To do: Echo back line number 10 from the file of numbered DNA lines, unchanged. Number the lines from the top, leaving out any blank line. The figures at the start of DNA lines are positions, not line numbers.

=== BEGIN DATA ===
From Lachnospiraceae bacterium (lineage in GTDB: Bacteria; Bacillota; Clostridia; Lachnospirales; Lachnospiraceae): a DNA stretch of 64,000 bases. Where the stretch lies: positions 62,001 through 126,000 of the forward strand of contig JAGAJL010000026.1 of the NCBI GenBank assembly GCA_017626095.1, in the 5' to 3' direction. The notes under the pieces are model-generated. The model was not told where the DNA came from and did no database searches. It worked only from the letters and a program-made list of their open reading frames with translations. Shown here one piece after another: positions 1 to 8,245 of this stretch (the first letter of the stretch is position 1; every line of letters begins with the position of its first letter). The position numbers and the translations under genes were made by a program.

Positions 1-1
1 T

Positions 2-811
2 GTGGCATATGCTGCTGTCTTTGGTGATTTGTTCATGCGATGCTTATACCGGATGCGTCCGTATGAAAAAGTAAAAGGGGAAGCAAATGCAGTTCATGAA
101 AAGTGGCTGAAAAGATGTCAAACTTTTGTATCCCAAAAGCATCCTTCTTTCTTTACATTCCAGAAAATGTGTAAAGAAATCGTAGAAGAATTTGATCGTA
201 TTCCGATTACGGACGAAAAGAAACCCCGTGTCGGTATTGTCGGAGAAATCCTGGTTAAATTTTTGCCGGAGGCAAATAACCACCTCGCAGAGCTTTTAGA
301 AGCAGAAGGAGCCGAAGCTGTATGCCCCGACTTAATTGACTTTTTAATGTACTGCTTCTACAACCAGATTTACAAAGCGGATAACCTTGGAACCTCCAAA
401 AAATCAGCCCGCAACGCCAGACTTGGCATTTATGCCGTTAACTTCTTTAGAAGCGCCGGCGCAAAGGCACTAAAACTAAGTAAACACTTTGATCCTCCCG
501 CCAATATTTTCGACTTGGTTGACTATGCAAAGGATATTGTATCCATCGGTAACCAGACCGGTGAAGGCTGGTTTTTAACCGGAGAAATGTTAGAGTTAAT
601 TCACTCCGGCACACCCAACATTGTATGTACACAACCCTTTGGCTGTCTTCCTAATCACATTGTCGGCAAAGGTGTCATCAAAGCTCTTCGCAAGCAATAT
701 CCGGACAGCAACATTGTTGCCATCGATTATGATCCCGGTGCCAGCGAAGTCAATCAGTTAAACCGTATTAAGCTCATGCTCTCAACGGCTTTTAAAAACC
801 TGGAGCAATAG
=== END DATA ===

501 CCAATATTTTCGACTTGGTTGACTATGCAAAGGATATTGTATCCATCGGTAACCAGACCGGTGAAGGCTGGTTTTTAACCGGAGAAATGTTAGAGTTAAT